I was so ready to embrace Fall last week after sharing the One-Bowl Pumpkin Loaf Cake and making a pumpkin spice latte with the leftover pumpkin puree. So ready! But apparently Florida isn’t ready to let go of the summer heat just yet.
Dear Florida, I love the sun and hot weather. Thank you for a wonderful summer. I don’t want to sound like I’m complaining, but can you please embrace the fact that it’s almost October. Next week is the first farmer’s market of the season, and the stores have pumpkin and winter squash on sale. It would be so lovely if I could replace my shorts and flip-flops with cute boots and leggings. I’m just waiting on you. Thanks for considering my request, Kristin
Since summer doesn’t seem to be leaving just yet, I think it’s permissible to share one more summery recipe: a simple homemade salsa. While this recipe may be what many folks would call a summer recipe, due to the heavy reliance on fresh tomatoes–a summer crop for most of the United States, this is a simple side dish that graces our table every “fall” and “winter.”
The growing seasons in Florida are quite different than the rest of the United States. In fact, we don’t have different growing seasons, just one giant lump of growing months. During these months, our farmer’s market abounds with local greens, tomatoes, squash, root veggies, strawberries, oranges, and grapefruit. Our lack of seasons makes it a bit difficult for me, as a real food blogger, to stay in tune with seasonal food trends, like apples and apple-picking in the fall (apples just don’t grow in Florida, but the local stores discount them for us :)).
So, back to tomatoes. While the rest of the country may be kissing summer tomatoes good-bye, Floridians are just about to get the first taste of tomato “season,” and this gal can’t wait!! Bring on the boots and tomatoes.
This salsa recipe is just about the easiest salsa recipe that I’ve ever made. No, I take that back. This salsa recipe is the easiest salsa recipe that I’ve ever made.
The entire salsa recipe takes about ten minutes to make, from start to finish, and most of the time is spent quartering tomatoes and chopping an onion. There’s no blending, mashing, or boiling required to make this salsa, just a good ol’ knife, cutting board, and bowl.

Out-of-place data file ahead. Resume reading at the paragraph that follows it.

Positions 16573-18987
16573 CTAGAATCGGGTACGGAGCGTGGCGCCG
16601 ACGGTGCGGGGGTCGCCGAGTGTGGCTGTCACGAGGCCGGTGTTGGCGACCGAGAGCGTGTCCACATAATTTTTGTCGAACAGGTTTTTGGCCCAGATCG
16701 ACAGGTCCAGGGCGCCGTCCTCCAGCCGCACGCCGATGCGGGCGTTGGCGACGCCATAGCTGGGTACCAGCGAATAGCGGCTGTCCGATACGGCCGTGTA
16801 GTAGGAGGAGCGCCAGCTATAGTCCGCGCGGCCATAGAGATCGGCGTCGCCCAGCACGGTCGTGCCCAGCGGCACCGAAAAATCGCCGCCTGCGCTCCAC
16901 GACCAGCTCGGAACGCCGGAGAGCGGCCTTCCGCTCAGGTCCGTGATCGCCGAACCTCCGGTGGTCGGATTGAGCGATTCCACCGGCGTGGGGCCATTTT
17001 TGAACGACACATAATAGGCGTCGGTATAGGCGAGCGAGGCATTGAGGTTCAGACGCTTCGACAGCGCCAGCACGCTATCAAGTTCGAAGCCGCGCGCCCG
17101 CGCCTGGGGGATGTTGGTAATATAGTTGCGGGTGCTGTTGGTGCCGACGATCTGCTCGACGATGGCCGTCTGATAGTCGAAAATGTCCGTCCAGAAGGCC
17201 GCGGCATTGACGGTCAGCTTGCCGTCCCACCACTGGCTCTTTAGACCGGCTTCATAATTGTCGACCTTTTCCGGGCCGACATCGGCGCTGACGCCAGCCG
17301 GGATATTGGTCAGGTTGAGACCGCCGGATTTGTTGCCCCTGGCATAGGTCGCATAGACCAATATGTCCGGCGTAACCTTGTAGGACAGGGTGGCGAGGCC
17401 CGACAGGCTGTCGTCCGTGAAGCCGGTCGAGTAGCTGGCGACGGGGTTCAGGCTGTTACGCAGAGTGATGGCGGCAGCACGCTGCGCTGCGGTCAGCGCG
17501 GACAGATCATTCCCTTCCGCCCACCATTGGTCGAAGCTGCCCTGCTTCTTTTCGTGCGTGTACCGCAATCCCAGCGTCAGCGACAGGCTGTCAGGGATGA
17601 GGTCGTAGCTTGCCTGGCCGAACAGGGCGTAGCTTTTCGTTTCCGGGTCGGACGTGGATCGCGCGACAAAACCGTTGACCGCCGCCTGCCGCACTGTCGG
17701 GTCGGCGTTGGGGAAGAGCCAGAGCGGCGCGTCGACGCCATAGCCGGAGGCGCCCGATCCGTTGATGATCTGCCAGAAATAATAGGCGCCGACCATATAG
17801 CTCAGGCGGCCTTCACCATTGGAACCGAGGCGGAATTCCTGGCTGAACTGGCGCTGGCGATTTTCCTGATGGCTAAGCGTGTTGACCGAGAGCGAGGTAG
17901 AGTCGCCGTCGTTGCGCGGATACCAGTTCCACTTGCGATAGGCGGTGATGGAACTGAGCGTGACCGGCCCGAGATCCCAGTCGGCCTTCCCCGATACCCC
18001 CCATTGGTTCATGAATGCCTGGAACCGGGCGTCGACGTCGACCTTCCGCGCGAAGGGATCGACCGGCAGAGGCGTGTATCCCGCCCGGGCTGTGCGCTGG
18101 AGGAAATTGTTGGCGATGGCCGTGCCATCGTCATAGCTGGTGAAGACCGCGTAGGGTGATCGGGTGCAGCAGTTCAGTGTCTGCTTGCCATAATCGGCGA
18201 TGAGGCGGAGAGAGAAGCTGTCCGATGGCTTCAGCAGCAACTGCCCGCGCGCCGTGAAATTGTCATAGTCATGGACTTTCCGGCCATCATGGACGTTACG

Once the salsa is made, it’s perfect to keep in the fridge for a few days as a topping for homemade quesadillas (like vegetarian quesadillas or bean and kale quesadillas), burrito bowls, or an omelet, or served as an after-school/mid-work day snack.
- 1 lb grape tomatoes, quartered (2 cups once quartered)
- ½ cup chopped red onion (about ¼ of a large onion)
- ½ cup chopped cilantro
- 2 small or 1 large garlic clove(s), minced
- (optional) ½ jalapeño, seeds removed and finely chopped
- 1 tsp salt, to taste
- 1 lime, juiced
- As you quarter the tomatoes, place them in a colander over the sink. Let any extra juices and loose seeds separate from the tomatoes--you'll still have seeds in your final salsa. You can skip this step if you want the extra juices and loose seeds in your salsa--this is a personal preference.
- In a large bowl, combine the quartered tomatoes, red onion, cilantro, minced garlic, jalapeño (if using). Stir in the salt (I recommend starting with ½ teaspoon and salting to taste), and then the lime juice.
- Serve the salsa immediately, and/or place the salsa in an air-tight container in the fridge for up to 1 week.
I prefer using grape tomatoes, but you can also use roma tomatoes. I’m not sure how many roma tomatoes you’ll need–just keep the final goal of 2 cups of quartered tomatoes in mind.
I’ve never tried blending this salsa in the blender, but my guess is that if you want a smoother salsa, you could pulse the ingredients in the blender for a few seconds.
This recipe may be customized to fit your flavor preference. Do you love garlic? Taste the final salsa, and add more garlic. Do you love an extra spicy salsa? Add more jalapeño.
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